Leap into overseas markets pays off

A sluggish local economy, advancements in technology and communication and an ability to supply upward global demand have prompted small WA businesses to embrace international opportunities.

With the Australian export markets hitting a record high for the month of March last week, it’s the perfect time to find out how to take advantage of opportunities at the inaugural CCI International Engagement and Growth Conference on May 29.

Ayres Composite Panels, which manufactures light-weight aluminium systems for the marine industry is based in Bayswater but also has an office in Mobile, Alabama, north America, that CEO Chris Becker says has helped them through the downturn.

“The marine market is very volatile, and excuse the pun, it does come in waves – there are peaks and troughs,” says Becker.

“If you spread your business in different countries and if one market is stagnant, you have a fall back.”

“There are times when we see our sales overseas at 80 per cent and domestic within Australia at 20 per cent. Then it may flick around – and that’s the beauty of having two bases. It really does make sense.”

Ayres Composite Panels knew north America offered them lucrative operations as the US Government was investing in its military ships and had a bigger budget than most countries.

“We knew we the had potential for good sales, but we had to approach it in the right way. Our research showed that Americans liked to do business in person, so it was sensible to have a presence there.

But there’s more litigation in the US, so we had to put measures in place to protect ourselves with different warranties and insurances.”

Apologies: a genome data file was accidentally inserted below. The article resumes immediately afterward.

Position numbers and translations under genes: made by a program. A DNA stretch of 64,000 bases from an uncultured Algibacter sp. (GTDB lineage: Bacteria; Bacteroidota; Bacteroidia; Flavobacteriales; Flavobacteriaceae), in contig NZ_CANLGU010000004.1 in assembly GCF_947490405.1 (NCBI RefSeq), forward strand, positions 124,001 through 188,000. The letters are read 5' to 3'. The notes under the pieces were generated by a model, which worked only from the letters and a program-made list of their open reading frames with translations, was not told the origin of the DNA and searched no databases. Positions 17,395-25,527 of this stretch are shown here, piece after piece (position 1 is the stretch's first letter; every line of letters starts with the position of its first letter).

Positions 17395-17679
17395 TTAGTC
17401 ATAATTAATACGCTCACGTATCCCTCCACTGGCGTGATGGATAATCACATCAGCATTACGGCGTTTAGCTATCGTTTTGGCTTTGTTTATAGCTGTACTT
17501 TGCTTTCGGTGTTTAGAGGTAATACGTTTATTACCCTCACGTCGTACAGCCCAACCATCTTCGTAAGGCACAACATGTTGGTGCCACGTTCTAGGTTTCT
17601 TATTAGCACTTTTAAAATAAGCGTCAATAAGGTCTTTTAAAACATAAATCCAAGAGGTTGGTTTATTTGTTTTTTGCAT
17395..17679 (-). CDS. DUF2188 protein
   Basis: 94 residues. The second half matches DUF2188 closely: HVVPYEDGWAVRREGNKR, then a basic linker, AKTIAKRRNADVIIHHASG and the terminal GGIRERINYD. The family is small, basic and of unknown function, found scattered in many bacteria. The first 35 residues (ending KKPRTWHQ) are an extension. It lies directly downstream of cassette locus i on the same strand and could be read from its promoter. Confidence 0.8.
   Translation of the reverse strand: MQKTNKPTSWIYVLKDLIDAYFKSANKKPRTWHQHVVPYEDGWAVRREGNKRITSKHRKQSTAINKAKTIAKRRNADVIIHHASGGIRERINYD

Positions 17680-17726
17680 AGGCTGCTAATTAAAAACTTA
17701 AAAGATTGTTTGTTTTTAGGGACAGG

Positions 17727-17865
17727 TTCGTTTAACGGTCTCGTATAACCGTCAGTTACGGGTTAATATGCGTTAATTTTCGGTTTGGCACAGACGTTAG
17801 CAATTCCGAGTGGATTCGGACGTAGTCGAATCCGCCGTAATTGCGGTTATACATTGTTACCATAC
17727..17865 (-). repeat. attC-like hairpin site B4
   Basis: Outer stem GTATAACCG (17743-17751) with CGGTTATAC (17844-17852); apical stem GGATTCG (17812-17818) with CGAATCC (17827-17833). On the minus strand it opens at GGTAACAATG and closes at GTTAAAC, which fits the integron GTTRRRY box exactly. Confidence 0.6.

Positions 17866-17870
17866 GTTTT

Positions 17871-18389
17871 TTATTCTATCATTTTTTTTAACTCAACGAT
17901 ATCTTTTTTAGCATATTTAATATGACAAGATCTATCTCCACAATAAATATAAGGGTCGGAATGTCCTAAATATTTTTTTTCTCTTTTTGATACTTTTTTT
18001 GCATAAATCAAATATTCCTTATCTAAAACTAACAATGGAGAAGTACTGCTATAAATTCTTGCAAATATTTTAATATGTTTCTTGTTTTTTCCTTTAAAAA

Inevitably there will be more opportunities for staff to travel too, according to Becker.

“Personal contact is important to nurture the relationship,” he says. “That’s especially true in manufacturing. You need to look at the product and see how it works and pass on information. So there’s been plenty of travel for our staff.”

Becker believes there are far too few companies seizing the opportunity to expand overseas with small firms hesitant because of the fear of risk.

New technology and reduced communication costs has gone someway to break down the barriers to success, but Becker believes there’s still too many who are cautious of change.

“We’re an Australian company but more than 50 per cent of our business is international. Without that business, we would be in a different economic shape.  If you have a product good enough for the world, then you really would be stupid not to take it out to the world.”

►Need help to explore new trade opportunities? Contact our International Trade and Investment Centre on (08) 9365 7620 or [email protected].


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